Who Will Be Santa Ana’s Next Mayor?

Claudia Alvarez and Miguel Pulido

Claudia Alvarez and Miguel Pulido

There’s a considerable amount of speculation that longtime Santa Ana mayor Miguel Pulido just might sit this fall’s election to focus on the FPPC investigation into the Mayor’s questionable real estate dealings.  I’ll believe it when I see it, but should Pulido drop out, there’s no shortage of candidates who seek to replace him.


Pulido’s only announced opponent is City Council member Roman Reyna, a candidate who will have strong appeal to Santa Ana’s young voters.  Reyna’s two years on the city council’s “Santa Ana Spring” allow him to stake a claim in turning the city’s dire fortunes around.  Santa Ana is the youngest city in Orange County with a median age of 29.  Reyna’s focus his entire career is helping young people, and as mayor would be looking to Santa Ana’s future.  Reyna is running on a platform of outreach to the city’s young people to turn them towards active and positive participation in their neighborhoods through improving technology access, better managed youth programs, and stronger mentoring programs which he believes will lead to a stronger city economy.  Prior to his election to the city council, Reyna was a trustee for Santa Ana Unified School District.  He’s currently an outreach specialist for The Wellness Center and previously ran the Santa Ana Youth & Government program as a volunteer for the YMCA.  Reyna’s detractors are pushing a theme that he is a high school drop out, and this isn’t true; Reyna is a graduate of SAUSD schools and is currently pursuing a degree in human services from Springfield College.  As an SAUSD student, Reyna struggled with dyslexia.  But his positive outlook and energy seem to be capturing the attention of Santa Ana’s young voters. 

Mayor Pro Tem Claudia Alvarez (Photo: Chris Prevatt)

Mayor Pro Tem Claudia Alvarez (Photo: Chris Prevatt)

If Pulido drops out, expect former Mayor Pro Tem and current Rancho Santiago Community College District trustee Claudia Alvarez to announce her candidacy.  She won’t run for mayor as long as Pulido hasn’t declared his intentions.  We haven’t heard a lot from Alvarez since she left the city council; a community college board doesn’t warrant the sort of attention a city council does and she’s been placed at the little kids table for RSCCD meetings. But when she was Mayor Pro Tem she’ll be best remembered for her anti-Semitic tirade directed at property owner Irv Chase and her repeated inability to understand that comparing a Jewish man to Hitler was offensive. Alvarez was more about dividing Santa Ana than uniting it.  But she’d likely garner Pulido’s endorsement if it were a two horse race between her and Reyna.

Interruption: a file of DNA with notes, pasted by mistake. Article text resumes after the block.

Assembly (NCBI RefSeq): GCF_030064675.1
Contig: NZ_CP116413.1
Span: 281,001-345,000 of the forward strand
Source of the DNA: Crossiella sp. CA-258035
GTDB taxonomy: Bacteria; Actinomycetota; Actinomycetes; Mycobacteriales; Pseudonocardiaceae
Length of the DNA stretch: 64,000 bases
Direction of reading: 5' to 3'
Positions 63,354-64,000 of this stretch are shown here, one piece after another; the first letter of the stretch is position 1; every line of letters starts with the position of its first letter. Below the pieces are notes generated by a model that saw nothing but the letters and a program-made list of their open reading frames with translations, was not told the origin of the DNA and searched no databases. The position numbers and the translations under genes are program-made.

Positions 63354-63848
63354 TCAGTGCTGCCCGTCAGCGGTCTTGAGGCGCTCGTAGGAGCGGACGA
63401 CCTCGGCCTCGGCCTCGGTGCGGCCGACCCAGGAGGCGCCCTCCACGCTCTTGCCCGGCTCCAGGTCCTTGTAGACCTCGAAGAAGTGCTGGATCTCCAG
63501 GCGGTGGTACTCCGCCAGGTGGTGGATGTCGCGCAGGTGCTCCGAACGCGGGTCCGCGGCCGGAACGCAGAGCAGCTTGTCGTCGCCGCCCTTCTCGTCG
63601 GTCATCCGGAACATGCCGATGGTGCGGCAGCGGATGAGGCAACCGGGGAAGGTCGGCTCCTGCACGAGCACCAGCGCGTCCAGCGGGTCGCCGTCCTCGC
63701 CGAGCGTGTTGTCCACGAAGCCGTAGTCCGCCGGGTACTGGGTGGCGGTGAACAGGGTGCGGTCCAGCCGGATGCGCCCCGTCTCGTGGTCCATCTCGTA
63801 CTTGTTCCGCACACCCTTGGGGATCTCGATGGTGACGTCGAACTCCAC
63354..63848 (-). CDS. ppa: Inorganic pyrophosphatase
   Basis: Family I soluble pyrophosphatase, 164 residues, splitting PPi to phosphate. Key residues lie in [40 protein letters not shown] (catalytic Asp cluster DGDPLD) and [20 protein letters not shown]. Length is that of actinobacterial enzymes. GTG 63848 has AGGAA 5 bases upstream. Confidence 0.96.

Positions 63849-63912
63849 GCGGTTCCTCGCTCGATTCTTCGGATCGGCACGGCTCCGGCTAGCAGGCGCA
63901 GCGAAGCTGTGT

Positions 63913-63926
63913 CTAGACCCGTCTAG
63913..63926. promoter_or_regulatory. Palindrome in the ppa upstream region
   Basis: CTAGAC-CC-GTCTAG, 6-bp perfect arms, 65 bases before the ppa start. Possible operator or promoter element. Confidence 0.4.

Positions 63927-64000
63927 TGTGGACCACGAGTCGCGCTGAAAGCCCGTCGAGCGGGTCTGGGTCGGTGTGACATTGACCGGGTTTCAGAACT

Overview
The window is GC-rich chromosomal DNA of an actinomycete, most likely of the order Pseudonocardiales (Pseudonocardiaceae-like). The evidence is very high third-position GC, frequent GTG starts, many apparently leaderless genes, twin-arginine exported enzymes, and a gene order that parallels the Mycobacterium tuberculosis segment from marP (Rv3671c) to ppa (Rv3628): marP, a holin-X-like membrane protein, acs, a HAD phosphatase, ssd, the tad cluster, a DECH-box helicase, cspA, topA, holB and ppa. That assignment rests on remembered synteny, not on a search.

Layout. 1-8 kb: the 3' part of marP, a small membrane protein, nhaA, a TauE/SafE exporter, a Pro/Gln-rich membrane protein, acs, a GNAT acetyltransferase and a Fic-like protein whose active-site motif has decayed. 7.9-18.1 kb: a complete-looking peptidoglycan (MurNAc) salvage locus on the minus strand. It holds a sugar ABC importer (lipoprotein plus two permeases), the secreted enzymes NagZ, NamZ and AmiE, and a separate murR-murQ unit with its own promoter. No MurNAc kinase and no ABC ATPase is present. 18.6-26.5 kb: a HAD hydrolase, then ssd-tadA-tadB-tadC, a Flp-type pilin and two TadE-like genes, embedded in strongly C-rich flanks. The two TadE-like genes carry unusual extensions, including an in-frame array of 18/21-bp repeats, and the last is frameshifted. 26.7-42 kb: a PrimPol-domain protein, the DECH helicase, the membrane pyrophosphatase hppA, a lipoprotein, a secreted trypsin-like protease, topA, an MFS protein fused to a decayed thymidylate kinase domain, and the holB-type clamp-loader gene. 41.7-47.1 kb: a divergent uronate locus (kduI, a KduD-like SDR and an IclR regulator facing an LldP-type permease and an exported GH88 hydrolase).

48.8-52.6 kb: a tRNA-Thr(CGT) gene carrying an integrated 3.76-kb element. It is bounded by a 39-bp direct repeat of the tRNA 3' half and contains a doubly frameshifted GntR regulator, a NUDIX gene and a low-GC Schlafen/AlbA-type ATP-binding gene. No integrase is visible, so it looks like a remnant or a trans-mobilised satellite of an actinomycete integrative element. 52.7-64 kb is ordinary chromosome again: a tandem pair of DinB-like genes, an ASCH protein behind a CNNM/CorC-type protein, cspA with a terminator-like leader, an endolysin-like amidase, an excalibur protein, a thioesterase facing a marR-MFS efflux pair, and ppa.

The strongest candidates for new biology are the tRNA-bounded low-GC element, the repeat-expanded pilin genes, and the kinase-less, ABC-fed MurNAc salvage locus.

State Senator Lou Correra in the VIP suite with his LiberalOC sticker (c)2009, TheLiberalOC.com

State Senator Lou Correra in the VIP suite with his LiberalOC sticker (c)2009, TheLiberalOC.com

State Senator Lou Correa is rumored to be a candidate for Mayor this fall regardless of what Pulido does.  Pulido garners fewer and fewer votes for mayor in several of the past election cycles and a Correa entry into the race would likely spell his doom and just might cause every other candidate to drop out.  Correa is immensely popular in Santa Ana and his biggest opposition would come from the medical marijuana advocacy groups.  While there’s a lot of attention on Correa’s possible entry into the Mayor’s race, we think its likely a Joe Dunn-styled tease.  Correa is more likely to pursue Janet Nguyen’s BoS seat should she defeat Jose Solorio for Correa’s old State Senate seat, or he’ll sit out two years and run for the seat after Nguyen is termed out.

The Monkey Wrench for this year’s election remains the status of Pulido’s FPPC investigation; should Pulido emerged cleared, he’ll likely run again.  If the decision goes South for him, perhaps not.  Regardless of what happens, this could be the most interesting Mayoral election in Santa Ana in a decade.

  1 comment for “Who Will Be Santa Ana’s Next Mayor?

  1. Cynthia mae Curran
    July 15, 2014 at 7:53 pm

    President Obama is supporting programs to helped young Hispanics to avoid y having children as teenagers.. In Santa Ana teen births are 41 per 1,000 while in Mission Viejo for whites its only 8 per 1,000. In fact a lot of young Hispanics don’t like the high poverty and high birth rate of places like Santa Ana. Mexico itself has lower birth rates than Santa Ana, the Mexican government support birth control. Many Latinos in Santa Ana which are less Catholic should have the opportunity of lowering their birth rates from 2.8 for immigrant women to the average of American born at 2.12. In Baja California the birth rate is 1.8 similar to the white population here. This will aged Santa Ana and make it a little more wealthy. From 29 years old to 34 yeas old from 8.8 children under 5 years old to 6.5 children 5 and under in 10 years.

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